Skies may be sunny, but water is rising at Lake Waco and the Brazos River through Waco, closing parts of the riverwalk, lake parks and boat ramps.
Lake Waco was 16.3 feet higher than normal Tuesday and expected to rise as recent rainfall works its way down the North Bosque River upstream of the lake. All the lake boat ramps and parks will be closed for several weeks except for Midway Park campground, part of Reynolds Creek Park, the dam trail and the spillway area at Bosque Park.
At more than 478 feet above sea level, the flooded lake was releasing water Tuesday at the rate of 2,700 cubic feet per second, contributing to rising levels in the Brazos at Waco. Lake Aquilla was about 11 feet higher than normal and releasing 876 cubic feet per second toward the Brazos.
But their impact on the river was eclipsed by Lake Whitney some 30 miles upstream of Waco. At 22 feet above normal, the lake was releasing 20,912 cubic feet per second into the Brazos.
At Waco near La Salle Avenue, the river was flowing at more than 20,000 cubic feet per second, having risen more than 10 feet since Sunday to 17 feet. The National Weather Service predicted the river would reach 19.1 feet Wednesday morning.
The high water, which came from widespread storms that dumped 4.73 inches on Waco between May 2 and May 11, left concrete walkways flooded on both sides of the river.
“Currently, we have the riverwalk within downtown blocked off,” said Jonathan Cook, interim parks director for the city of Waco. “The boat ramps are closed. … We expect water to be flowing at the same rates as last October.”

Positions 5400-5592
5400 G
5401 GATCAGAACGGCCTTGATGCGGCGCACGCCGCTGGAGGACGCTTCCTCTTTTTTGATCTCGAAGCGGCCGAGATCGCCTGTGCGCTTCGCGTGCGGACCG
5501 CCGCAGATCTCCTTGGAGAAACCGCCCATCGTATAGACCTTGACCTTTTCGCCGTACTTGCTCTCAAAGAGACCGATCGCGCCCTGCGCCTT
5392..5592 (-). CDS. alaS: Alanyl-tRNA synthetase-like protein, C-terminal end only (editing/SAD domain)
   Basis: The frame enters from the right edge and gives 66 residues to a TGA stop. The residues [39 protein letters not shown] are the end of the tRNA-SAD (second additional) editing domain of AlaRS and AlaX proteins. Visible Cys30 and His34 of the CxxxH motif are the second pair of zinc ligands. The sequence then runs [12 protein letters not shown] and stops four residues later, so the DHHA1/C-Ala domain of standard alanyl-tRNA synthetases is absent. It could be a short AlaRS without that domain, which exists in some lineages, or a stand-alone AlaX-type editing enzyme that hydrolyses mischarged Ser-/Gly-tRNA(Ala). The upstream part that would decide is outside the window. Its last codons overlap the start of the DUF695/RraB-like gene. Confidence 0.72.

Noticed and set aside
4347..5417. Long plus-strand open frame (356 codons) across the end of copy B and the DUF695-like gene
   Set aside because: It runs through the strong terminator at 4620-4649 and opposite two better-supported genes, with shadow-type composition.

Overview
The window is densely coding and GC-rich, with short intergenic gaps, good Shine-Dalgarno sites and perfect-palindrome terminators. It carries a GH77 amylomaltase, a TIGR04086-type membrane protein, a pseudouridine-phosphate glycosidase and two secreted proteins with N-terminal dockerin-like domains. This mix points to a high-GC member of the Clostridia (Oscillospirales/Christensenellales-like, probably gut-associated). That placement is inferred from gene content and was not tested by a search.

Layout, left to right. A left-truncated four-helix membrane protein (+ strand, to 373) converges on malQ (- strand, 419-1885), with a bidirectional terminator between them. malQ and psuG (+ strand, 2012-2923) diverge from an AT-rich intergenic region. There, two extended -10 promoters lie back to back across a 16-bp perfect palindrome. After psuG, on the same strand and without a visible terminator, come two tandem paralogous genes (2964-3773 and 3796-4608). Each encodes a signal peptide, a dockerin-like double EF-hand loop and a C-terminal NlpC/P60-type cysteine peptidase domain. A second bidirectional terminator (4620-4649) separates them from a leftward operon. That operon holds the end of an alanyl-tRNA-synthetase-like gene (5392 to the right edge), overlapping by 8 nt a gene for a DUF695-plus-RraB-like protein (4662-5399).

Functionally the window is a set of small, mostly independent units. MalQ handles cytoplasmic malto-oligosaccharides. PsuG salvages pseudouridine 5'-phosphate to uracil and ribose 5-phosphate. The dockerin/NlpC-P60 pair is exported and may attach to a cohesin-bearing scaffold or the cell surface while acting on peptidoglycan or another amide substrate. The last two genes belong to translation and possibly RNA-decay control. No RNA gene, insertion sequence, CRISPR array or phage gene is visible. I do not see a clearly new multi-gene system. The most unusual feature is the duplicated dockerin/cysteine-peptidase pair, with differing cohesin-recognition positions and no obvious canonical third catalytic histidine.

He said the city’s section of the river, called Lake Brazos, is closed to watercraft until further notice because of high water.
“It’s really because of the pace of the water,” he said. “It’s hard, especially this time of year when more and more people are getting out on the river and wanting to fish.”
Lake Waco and Lake Whitney are among a half-dozen U.S. Army Corps of Engineers flood control lakes that are holding back water from the Brazos River to protect downstream communities.
“We’ve been holding back water because of all the rain,” said Courtney Heuring, Corps of Engineers park ranger at Lake Waco. “It would definitely be worse if we weren’t holding it back.”
In Rosharon, south of Houston, the Brazos River crested at 87,770 cubic feet per second on Saturday and remained in moderate flood stage Tuesday.
Heuring said high water at Lake Waco could take a few weeks to subside, and roads cannot be reopened until 14 days after they emerge from the water. That means mid-June is the earliest the parks could reopen, assuming no more major rainfall.
The National Weather Service is forecasting a 70% chance of thunderstorms Saturday.
Heuring said that once lake levels are back to normal, volunteers will be welcomed to help clean up parks. Volunteers can call the Corps office at 756-5359.